Strawberry IPM - Red Stele
See pdf version link above for illustrated fact sheet
Strawberry - Red Stele (Phytophthora fragariae)
ID/Disease Cycle: Symptoms of Red Stele infection are variable and include wilting and/or stunting, young leaves with a bluish-green tint, and older leaves turning red, orange, or yellow. Plants with mild infections may show no symptoms, while severely diseased plants may die or remain stunted, producing few runners and little fruit. When roots are cut open lengthwise, the core (stele) will show a reddish-brown discoloration; however, a reddish core does not guarantee that red stele is present. Plants showing symptoms usually occur in patches or swaths in the field where the soil is wettest.
Red Stele is caused by the soil-borne oomycete Phytophthora fragariae. It may be introduced by the movement of soil on equipment, runoff water from infested fields, or on nursery stock. P. fragariae affects only strawberries, raspberries, and a handful of other plants- it should not be confused with those species of Phytophthora that infect vegetables (P. capsici and P. infestans).
The pathogen is very persistent and can survive in a field for many years once it has become established, even if no strawberries are grown during that time. It persists in soil as thick-walled resting spores called oospores. In early spring when the soil is chilly (40-50°F) and wet, oospores germinate and produce structures that release zoospores. Zoospores are motile spores that swim through water in the soil and are chemically attracted to strawberry root tips. Once zoospores have infected the root tip, the pathogen begins to grow up into other parts of the root, causing the characteristic dark rot and red stele symptoms. The pathogen produces new oospores within infected roots as they begin to rot and die, and these oospores are released into the soil when the roots decay, thus completing the disease cycle.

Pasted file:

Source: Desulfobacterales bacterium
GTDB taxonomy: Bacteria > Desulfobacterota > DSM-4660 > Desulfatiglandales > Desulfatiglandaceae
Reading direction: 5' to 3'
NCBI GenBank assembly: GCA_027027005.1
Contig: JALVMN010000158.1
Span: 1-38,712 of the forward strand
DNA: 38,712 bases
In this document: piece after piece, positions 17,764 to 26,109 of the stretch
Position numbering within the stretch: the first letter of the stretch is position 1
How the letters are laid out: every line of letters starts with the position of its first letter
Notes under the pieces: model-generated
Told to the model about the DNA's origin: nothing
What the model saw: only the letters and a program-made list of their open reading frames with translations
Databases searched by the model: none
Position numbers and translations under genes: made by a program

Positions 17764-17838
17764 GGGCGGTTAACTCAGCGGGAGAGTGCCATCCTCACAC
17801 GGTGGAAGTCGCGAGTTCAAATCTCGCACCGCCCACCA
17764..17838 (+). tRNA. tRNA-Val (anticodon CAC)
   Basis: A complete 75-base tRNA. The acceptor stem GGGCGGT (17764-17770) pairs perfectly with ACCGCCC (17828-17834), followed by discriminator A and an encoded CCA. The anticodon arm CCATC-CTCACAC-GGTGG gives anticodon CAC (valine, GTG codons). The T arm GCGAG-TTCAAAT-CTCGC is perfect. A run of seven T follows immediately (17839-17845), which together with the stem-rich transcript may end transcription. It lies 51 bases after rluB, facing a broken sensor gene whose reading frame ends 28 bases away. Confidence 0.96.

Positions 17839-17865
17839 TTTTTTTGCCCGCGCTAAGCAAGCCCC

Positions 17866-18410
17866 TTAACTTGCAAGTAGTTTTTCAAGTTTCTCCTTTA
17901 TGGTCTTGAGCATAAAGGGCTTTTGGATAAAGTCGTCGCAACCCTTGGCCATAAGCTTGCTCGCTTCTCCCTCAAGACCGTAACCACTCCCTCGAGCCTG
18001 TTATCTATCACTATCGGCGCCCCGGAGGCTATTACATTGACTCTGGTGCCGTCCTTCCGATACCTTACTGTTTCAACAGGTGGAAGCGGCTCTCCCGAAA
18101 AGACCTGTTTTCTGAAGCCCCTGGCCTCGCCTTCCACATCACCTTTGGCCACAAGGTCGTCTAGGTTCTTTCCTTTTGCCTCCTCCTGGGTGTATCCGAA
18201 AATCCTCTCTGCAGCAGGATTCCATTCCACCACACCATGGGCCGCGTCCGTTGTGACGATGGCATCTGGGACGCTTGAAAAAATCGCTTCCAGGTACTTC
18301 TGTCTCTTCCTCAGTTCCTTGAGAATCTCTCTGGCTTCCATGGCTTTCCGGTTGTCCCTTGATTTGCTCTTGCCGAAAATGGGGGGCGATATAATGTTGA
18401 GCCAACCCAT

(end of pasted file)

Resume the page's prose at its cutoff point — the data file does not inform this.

Damage: This pathogen causes root rot. Depending on the extent of the infection and the plant’s resistance, stunting or wilting and collapse of the plant will result. Compromised plants may produce little or no fruit.
Monitoring: Consult scouting records from previous years to determine if build-up of this disease is indicated. Scout fields after bloom to identify areas of weak vigor. Dig up live plants (dead plants are not useful for diagnostics) and examine the roots. Examine roots from multiple plants and from multiple areas of the field to determine if the characteristic ‘red core’ symptom is found. Plant material can also be sent to a diagnostic lab to make a conclusive determination. The UMass Diagnostic Lab sample submission instructions can be found at: http://ag.umass.edu/services/plant-diagnostics-laboratory/tree-fruit-small-fruit-